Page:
Many women diagnosed with breast cancer, especially younger women, are concerned about their ability to have children after treatment. Some breast cancer treatments can cause temporary infertility or make it harder to get pregnant after treatment ends. Other treatments, especially certain chemotherapy regimens, can cause early menopause and infertility.
A study suggests women diagnosed with early-stage breast cancer who are treated with Trelstar (chemical name: triptorelin) in addition to chemotherapy might find it easier to get pregnant after chemotherapy ends, but the results weren’t definitive.
The research was presented on Sept. 4, 2014 at the 2014 ASCO Breast Symposium. Read the abstract of “Long-term outcome results of the phase III PROMISE-GIM6 study evaluating the role of LHRH analog (LHRHa) during chemotherapy (CT) as a strategy to reduce ovarian failure in early breast cancer (BC) patients.”
Trelstar is a luteinizing hormone-releasing hormone. Trelstar blocks hormones that tell the ovaries to get ready for ovulation. Ovulation happens when a mature egg is released from the ovary, ready to be fertilized. If the ovulation hormones are blocked, no ovulation occurs. So Trelstar causes the ovaries to temporarily shut down. By doing this while a woman is being treated with chemotherapy, the goal is to help protect the eggs from the chemotherapy medicine.
In this study, 281 premenopausal women diagnosed with early-stage breast cancer (80% of the cancers were hormone-receptor-positive) who were going to receive chemotherapy to treat breast cancer were randomly assigned to be treated with either:
- chemotherapy alone
- chemotherapy plus Trelstar
Results from this study published previously showed that women who got Trelstar along with chemotherapy were 72% less likely to have ovarian failure after chemotherapy. The researchers then wanted to know if Trelstar’s ability to stop ovarian failure would translate into more pregnancies.
The analysis presented at ASCO Breast was designed to provide long-term information on Trelstar’s ability to preserve fertility and see how many women got pregnant after being treated with chemotherapy. This analysis included 246 women who were followed for more than 7 years.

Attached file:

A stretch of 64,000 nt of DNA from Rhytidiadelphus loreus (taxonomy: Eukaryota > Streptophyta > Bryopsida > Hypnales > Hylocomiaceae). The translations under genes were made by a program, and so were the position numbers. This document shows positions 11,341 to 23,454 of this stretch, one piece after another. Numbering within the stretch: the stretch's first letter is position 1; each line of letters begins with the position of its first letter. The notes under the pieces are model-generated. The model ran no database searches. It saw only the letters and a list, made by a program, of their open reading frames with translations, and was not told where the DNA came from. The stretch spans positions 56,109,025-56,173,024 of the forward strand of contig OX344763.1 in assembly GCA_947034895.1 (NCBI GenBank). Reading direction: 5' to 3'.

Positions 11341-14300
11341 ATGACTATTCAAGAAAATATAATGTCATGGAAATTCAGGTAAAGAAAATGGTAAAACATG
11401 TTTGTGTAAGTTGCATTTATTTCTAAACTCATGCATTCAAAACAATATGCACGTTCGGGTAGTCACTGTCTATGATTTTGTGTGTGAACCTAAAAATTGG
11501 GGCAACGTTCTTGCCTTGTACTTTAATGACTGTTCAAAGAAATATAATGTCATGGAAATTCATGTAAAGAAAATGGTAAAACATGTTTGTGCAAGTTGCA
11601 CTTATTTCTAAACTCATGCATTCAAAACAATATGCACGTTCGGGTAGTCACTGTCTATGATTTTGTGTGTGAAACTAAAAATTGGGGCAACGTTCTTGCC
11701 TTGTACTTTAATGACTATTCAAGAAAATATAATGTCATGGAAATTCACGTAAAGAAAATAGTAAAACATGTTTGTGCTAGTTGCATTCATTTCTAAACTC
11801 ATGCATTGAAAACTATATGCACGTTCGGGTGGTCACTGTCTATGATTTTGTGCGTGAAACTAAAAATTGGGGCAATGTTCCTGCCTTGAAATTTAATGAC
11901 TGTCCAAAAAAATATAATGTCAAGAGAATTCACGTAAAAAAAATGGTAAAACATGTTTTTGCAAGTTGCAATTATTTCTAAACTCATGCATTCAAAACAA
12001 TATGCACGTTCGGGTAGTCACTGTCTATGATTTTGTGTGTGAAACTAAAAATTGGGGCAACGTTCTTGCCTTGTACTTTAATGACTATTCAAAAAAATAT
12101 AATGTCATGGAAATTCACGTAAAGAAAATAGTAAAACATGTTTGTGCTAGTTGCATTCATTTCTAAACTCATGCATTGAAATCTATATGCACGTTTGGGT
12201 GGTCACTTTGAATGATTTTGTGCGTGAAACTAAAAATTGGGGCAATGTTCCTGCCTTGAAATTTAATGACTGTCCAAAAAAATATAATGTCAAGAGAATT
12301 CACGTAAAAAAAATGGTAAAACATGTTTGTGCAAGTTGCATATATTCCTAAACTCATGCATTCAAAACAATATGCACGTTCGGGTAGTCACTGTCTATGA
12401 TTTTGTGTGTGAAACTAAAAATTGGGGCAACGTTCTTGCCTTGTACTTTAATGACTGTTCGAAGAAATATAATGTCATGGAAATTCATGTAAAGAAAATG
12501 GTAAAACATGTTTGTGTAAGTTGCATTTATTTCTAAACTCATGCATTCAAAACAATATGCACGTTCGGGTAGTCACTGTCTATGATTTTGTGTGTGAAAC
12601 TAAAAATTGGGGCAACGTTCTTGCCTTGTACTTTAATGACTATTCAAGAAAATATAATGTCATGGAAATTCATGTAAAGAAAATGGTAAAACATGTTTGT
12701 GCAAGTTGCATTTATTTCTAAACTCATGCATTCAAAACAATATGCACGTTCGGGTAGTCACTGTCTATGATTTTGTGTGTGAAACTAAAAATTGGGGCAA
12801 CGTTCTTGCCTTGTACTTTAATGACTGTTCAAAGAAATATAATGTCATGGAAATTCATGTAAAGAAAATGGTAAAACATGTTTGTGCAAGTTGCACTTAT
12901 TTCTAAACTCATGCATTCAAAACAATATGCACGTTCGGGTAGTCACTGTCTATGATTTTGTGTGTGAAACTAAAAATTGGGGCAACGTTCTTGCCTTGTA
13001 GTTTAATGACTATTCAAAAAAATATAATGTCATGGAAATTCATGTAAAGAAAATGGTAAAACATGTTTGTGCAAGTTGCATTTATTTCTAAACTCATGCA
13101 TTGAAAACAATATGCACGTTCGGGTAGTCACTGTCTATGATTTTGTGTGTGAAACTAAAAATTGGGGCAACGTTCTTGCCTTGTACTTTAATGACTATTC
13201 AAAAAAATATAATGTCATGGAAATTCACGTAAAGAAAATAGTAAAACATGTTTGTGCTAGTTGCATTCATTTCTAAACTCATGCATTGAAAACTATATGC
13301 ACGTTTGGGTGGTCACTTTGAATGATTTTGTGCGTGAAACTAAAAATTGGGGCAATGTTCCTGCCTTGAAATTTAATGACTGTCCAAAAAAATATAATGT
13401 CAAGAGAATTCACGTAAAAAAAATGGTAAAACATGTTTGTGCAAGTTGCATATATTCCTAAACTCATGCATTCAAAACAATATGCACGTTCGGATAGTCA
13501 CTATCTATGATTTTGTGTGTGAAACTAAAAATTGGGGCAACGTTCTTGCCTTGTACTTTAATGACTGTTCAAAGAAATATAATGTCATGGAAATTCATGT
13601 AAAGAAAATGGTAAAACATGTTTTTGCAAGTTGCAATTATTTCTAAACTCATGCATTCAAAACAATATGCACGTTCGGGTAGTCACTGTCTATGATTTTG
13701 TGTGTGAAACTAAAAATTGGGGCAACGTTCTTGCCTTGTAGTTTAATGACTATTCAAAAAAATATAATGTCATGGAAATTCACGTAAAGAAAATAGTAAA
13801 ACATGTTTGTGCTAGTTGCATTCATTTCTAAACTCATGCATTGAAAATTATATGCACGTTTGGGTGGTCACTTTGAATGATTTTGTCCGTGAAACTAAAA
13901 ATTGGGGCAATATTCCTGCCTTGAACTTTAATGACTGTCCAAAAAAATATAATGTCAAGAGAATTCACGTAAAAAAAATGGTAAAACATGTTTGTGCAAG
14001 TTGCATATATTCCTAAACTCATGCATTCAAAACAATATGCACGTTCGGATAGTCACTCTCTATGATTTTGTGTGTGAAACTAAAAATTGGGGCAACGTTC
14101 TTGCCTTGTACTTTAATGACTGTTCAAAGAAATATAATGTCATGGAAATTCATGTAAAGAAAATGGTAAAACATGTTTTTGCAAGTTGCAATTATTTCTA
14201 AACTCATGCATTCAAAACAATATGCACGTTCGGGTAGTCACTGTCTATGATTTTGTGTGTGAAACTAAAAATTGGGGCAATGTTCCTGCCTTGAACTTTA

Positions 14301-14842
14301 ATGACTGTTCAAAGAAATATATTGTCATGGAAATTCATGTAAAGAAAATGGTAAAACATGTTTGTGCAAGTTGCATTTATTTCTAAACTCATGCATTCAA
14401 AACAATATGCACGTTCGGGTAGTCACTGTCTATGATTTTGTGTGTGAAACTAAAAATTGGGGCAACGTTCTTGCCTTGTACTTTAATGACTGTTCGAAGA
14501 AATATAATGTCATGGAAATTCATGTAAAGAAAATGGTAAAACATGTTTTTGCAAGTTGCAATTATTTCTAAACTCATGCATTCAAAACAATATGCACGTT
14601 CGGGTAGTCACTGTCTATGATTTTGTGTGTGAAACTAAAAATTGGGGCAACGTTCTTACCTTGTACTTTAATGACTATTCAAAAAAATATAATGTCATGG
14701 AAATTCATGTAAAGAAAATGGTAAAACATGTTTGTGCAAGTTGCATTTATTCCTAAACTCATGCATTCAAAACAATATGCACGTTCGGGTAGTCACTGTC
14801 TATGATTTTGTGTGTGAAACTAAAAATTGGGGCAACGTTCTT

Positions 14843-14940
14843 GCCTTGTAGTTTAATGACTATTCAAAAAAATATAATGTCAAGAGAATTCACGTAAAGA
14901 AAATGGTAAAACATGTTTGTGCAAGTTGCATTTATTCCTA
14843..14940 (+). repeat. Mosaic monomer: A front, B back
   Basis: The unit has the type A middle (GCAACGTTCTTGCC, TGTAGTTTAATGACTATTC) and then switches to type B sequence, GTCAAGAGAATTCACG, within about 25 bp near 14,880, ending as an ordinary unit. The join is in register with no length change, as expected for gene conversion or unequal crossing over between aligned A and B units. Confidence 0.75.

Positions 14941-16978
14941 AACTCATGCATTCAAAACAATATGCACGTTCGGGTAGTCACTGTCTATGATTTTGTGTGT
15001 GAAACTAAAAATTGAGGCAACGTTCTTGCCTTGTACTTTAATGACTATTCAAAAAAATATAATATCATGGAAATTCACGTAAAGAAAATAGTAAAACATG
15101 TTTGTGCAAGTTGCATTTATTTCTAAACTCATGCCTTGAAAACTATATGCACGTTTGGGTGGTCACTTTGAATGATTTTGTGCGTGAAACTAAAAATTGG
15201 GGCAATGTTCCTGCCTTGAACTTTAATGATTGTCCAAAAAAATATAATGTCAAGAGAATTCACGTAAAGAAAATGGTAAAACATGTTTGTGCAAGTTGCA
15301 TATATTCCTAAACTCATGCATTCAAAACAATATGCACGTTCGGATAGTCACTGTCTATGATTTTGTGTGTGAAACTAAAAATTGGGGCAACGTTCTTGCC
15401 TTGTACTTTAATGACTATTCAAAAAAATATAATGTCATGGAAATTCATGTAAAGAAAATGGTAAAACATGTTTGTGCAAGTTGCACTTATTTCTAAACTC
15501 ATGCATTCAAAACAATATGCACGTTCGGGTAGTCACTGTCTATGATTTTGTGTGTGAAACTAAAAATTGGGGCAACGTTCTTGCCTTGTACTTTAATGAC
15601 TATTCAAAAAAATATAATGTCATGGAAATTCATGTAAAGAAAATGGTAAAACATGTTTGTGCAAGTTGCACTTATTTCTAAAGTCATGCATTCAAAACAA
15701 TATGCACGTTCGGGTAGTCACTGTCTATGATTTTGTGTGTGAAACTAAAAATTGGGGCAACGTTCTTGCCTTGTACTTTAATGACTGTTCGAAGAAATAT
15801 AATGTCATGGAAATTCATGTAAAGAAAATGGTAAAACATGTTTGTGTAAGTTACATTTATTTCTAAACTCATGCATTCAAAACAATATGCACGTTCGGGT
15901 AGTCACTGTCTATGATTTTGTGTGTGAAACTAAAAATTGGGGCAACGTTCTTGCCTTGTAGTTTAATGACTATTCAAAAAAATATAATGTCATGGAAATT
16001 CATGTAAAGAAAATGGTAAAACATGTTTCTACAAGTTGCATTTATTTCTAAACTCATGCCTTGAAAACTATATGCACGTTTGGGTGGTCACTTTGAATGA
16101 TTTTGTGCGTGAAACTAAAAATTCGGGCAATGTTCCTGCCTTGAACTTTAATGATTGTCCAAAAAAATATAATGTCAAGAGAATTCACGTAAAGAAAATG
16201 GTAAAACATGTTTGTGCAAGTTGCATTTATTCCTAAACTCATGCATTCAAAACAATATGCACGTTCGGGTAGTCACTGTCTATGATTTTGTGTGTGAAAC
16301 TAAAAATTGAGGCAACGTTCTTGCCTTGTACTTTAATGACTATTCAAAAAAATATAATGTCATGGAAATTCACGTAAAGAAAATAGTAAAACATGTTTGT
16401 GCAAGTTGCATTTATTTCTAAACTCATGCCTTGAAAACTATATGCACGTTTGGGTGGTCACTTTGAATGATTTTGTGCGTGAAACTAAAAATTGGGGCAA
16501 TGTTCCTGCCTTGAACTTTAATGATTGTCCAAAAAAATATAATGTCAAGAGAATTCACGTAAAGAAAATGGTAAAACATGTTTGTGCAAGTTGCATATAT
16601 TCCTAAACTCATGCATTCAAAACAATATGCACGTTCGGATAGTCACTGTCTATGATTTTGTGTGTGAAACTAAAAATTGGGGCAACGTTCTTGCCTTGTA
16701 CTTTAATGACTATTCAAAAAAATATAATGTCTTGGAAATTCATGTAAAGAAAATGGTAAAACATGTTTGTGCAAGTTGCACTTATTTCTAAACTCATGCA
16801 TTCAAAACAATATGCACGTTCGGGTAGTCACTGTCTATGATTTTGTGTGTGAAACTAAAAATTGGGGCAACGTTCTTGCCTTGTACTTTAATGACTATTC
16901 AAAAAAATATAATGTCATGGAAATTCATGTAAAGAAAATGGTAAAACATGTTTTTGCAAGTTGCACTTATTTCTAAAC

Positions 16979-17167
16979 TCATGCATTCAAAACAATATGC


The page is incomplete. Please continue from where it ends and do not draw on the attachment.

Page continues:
The researchers found:
- 3 women who were treated with only chemotherapy got pregnant and all three had their babies
- 8 women who were treated with chemotherapy plus Trelstar got pregnant, which resulted in five births (two pregnancies ended in miscarriage and one was aborted)
Menstruation started again in:
- 72.6% of women who got chemotherapy plus Trelstar
- 64% of women who got chemotherapy alone
The higher rates of pregnancy and menstruation restarting weren’t statistically significant, which means they could have happened by chance and may not have been due to the addition of Trelstar.
The researchers also found that adding Trelstar to chemotherapy didn’t affect survival rates or the chemotherapy’s ability to fight the cancer.
“The use of [Trelstar] showed a trend towards an increased probability for becoming pregnant and a trend towards an increased probability for menstrual resumption at longer follow-up, although neither finding was significant," said Matteo Lambertini, M.D., of Azienda Ospedaliera Universitaria San Martino in Genova, Italy and the study’s lead author. “The lack of difference in 5-year disease-free survival between the two arms was reassuring regarding the safety of the procedure.”
While the results of this study aren’t a slam dunk, they are encouraging and echo results from a study presented in May 2014 at the American Society of Clinical Oncology Annual Meeting showing that women diagnosed with hormone-receptor-negative, early-stage breast cancer who were treated with Zoladex (chemical name: goserelin) in addition to chemotherapy before surgery were much less likely to be infertile after chemotherapy ended.
If you’re a premenopausal woman who’s been diagnosed with early-stage breast cancer and are concerned about preserving your fertility, you might want to talk to your doctor about this study and the study on Zoladex. It may be possible that you can be given medicine in addition to your chemotherapy to shut down your ovaries and help preserve your fertility.
There also are other options available, including harvesting mature eggs from your ovaries before treatment starts. The most important thing to do is to talk to your doctor about fertility as you’re planning your treatment. You also can ask for a referral to a fertility specialist for counseling before treatment begins.
For more information, visit the Breastcancer.org pages on Fertility and Pregnancy Issues During and After Breast Cancer.
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